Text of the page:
The results detailed in the report were found out after an analysis of 7000 scientific articles, which had explored on the various effects of smoking on individual and public health.
Specifically, the report illustrated that smokers had a higher mortality rate than non-smokers, which was rated at 70 % increase. Some of the groups that were involved in the study include the Medical Research Council of Great Britain, the World Health Organization (WHO), and the Royal College of Physicians. These groups supported the hypothesis that held the existence of a causal relationship between smoking and lung cancer. Change of opinion occurred after it became apparent that smoking was a major contributor to illness and death.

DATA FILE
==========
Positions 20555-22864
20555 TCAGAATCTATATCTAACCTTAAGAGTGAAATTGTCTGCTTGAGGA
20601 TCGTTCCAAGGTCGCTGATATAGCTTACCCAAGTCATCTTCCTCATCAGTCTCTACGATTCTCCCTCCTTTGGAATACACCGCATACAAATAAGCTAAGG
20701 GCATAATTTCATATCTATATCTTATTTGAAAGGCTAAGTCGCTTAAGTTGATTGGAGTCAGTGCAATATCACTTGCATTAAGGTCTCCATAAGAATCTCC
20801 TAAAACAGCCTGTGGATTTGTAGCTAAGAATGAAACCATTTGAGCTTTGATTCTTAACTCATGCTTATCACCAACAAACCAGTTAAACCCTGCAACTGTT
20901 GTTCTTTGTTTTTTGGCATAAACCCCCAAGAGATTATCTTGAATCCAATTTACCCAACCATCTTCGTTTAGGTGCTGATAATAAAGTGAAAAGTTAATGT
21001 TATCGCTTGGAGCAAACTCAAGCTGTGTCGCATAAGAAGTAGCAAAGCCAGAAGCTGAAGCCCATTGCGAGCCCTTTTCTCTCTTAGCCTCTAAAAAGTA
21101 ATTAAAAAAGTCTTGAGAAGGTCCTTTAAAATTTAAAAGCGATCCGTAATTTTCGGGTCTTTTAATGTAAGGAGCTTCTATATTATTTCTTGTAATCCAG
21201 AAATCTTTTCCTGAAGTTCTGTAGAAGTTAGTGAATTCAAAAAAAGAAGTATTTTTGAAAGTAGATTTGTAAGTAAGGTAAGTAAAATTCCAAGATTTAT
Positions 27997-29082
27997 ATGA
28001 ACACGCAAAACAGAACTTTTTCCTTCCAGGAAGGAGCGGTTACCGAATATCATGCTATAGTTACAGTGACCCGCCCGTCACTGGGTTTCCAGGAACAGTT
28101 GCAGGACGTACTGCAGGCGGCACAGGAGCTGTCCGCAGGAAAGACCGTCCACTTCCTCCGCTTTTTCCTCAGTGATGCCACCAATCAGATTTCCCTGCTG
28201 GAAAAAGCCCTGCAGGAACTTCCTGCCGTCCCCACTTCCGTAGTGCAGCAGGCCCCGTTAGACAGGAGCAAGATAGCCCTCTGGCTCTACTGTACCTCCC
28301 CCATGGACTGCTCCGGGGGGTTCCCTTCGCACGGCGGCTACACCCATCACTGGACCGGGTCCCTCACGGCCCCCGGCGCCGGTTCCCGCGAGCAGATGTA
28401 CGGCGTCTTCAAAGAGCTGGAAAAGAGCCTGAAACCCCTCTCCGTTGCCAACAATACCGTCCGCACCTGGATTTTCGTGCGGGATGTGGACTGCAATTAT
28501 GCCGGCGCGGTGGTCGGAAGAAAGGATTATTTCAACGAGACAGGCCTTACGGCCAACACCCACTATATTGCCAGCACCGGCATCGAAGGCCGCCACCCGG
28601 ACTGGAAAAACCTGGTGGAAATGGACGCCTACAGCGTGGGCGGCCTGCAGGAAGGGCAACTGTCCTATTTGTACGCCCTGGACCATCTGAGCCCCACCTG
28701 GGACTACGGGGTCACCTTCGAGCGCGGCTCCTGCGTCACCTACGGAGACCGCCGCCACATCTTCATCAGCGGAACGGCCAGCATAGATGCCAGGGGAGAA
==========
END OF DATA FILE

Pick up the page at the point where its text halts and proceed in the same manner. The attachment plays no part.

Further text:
The report also established that primarily cigarette smoking caused chronic bronchitis. Further, the report established the existence of some significant association between smoking and heart disease. Other conditions such as emphysema were also associated with smoking. In addition, the report found out the existence of a causative association between smoking and lung cancer. Another important finding of the report was the establishment of links between smoking among pregnant women and underweight newborns (Brandt 216. It might be argued that the consequences of the report influenced positively on the campaign against smoking since there had been no official policy on the same. On the opposite end of the argument, groups such as the TIRC and the Scientific Advisory Board held that that the evidence linking smoking to cancer was not conclusive. Therefore, the group insisted that such reports could not be used to link smoking to the occurrence of lung cancer. Such groups were under the influence of the tobacco companies to increase the level of uncertainty in order to make the people continue smoking while oblivious of the risks involved. These uncertainties became the grey areas that slowed down the sensitization of the health risks